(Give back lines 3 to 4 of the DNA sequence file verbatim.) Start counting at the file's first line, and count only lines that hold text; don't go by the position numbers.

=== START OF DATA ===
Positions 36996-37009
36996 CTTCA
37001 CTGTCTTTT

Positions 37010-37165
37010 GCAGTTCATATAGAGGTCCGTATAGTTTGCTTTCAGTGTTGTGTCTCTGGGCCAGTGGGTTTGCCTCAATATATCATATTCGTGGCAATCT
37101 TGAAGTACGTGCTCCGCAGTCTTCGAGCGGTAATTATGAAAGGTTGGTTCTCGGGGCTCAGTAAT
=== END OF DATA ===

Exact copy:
37001 CTGTCTTTT

Positions 37010-37165